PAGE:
Updated Understanding: The Galapagos finches were not viewed by Darwin as being significant and had little to do with the formulation of his theory. The Origin of the Species does not even mention them and they received only one passing reference in the diary of the voyage of the Beagle. Science historian Frank Sulloway notes that Darwin possessed only a limited and largely erroneous conception of both the feeding habits and the geographical distribution of these birds. Regarding the view that these birds figured into Darwin’s thinking in developing his theory, Sulloway wrote nothing could be further from the truth. Studies conducted in the 1970s indicated natural selection favored birds with larger beaks during periods of drought because they were better equipped to feed on the remaining tougher, larger seeds. However, this was negated in the following years when increased rainfall reversed the direction of the changes. Overall, there was no evolutionary change. And rather than continuing to branch out in different directions as Darwinian evolution would predict, several species now appear to be merging through hybridization.
Chapter 9 — Four-Winged Fruit Flies
Popular View: Since 1978 four-winged fruit flies (Drosophila melanogaster) have become an increasingly popular means of illustrating how gene mutations can produce large-scale changes that affect the morphology or body shape of an organism. Without such morphological changes it is apparent that evolution could not take place. [Image: Comparison of a normal and a four-winged fruit fly. The third thoractic segment has developed as a duplicate of the second due to a defectic homeotic gene. In the normal fly only the second segment develops wings.]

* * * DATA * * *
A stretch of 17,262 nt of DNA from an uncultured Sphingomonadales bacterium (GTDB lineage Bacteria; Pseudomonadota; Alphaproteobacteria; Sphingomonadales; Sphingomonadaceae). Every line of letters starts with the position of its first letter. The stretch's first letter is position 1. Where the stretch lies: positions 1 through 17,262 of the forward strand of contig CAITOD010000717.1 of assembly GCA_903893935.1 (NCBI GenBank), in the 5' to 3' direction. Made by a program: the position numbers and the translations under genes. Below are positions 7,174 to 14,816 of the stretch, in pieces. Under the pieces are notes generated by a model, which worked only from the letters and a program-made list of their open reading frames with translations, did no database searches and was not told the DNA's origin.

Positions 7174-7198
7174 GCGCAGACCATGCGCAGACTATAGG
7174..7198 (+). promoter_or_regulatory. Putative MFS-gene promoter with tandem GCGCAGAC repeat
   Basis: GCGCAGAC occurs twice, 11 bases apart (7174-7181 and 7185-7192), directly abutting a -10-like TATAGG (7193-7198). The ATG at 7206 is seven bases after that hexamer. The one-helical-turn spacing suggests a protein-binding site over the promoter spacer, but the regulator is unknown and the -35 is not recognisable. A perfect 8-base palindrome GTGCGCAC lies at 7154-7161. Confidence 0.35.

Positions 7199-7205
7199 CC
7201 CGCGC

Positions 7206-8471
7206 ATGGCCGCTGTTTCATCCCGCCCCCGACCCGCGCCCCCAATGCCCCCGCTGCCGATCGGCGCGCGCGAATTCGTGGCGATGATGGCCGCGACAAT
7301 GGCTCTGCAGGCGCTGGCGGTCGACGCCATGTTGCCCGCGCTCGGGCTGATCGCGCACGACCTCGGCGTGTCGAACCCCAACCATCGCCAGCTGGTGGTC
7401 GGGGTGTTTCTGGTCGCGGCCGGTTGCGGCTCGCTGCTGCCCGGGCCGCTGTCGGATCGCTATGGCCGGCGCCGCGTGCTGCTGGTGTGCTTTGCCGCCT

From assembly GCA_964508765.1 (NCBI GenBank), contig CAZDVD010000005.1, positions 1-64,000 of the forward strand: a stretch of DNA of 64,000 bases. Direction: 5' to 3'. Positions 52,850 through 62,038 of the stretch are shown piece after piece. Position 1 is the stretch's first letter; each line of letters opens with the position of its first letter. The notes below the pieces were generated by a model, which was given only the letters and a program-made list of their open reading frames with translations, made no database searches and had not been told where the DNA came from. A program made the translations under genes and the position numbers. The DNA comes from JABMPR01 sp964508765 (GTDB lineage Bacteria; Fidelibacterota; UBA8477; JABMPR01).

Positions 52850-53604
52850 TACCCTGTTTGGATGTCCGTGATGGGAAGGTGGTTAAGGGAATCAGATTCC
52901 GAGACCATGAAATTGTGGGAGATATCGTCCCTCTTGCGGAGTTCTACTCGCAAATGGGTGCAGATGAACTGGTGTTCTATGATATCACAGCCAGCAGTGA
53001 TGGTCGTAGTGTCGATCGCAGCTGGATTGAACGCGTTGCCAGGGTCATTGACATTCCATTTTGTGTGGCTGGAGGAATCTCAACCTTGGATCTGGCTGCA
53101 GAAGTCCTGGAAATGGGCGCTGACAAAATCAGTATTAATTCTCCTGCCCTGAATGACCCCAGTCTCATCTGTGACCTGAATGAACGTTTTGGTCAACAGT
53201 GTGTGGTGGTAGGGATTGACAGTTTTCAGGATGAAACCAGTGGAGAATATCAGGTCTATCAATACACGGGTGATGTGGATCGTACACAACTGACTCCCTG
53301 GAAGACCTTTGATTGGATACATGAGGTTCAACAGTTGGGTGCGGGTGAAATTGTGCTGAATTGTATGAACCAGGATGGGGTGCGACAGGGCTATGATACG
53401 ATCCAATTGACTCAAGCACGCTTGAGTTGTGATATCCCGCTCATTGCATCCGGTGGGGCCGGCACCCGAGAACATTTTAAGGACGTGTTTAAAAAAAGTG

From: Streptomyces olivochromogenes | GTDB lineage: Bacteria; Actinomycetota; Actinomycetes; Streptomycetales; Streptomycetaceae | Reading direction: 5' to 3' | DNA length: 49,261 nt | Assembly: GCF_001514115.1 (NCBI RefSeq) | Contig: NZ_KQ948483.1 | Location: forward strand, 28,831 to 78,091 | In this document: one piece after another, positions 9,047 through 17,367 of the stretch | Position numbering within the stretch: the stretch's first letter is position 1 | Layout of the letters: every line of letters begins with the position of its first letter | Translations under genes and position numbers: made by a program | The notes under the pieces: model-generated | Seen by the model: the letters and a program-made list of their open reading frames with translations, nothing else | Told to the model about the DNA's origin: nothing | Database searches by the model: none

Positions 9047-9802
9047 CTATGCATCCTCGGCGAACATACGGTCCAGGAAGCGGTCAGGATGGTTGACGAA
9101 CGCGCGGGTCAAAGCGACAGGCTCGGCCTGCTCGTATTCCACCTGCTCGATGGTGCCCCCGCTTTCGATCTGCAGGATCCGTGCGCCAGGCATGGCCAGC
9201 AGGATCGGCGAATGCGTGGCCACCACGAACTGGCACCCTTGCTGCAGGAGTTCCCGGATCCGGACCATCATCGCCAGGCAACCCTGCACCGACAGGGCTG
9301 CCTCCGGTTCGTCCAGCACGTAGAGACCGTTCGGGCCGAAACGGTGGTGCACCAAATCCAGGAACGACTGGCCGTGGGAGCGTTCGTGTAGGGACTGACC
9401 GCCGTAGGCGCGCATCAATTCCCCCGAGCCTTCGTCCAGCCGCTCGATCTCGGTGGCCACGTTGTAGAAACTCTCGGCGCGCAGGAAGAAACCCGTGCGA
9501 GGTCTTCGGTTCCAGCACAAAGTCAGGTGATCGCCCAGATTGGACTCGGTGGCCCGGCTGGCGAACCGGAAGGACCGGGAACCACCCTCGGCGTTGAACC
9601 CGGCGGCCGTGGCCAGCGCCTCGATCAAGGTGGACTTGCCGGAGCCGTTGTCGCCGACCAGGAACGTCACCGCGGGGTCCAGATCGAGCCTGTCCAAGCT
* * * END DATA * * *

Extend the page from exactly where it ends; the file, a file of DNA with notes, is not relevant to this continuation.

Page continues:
Updated Understanding: Four-winged fruit flies are not a naturally occurring phenomenon, but the result of careful breeding experiments involving three artificially maintained strains of mutant flies. Rather than being a selective advantage, the extra pair of wings is a handicap since they lack the flight muscles necessary to make them functional. There is no question that these flies are a testimony to the skill and ingenuity of geneticists and that they provide valuable insights into how the genetic code affects development. However, they provide no proof that genetic changes or mutations in DNA are sufficient to produce the kind of alterations required to bring about large-scale evolutionary modifications that actually improve the body design of an organism.
Chapter 10 — Fossil Horses And Directed Evolution
Popular View: This well-known icon of evolution showing the straight-line development of horses from tiny, multiple-toed Hyracotherium (Eohippus) to the large modern day animal with a single toe has already been removed to a large extent since the 1950s by neo-Darwinian paleontologists. A branching diagram is now preferred because evolutionists want to discredit the idea of orthogenesis (from the Greek words for straight and origin) or directed evolution. Whether this direction is considered to be from a divine source or internally generated by the organism itself, modern-day biologists (as was apparently true of Darwin himself) want to place their explanation on a purely materialistic footing that does not allow for any type of overarching guidance that might suggest forces not explainable in purely physical terms.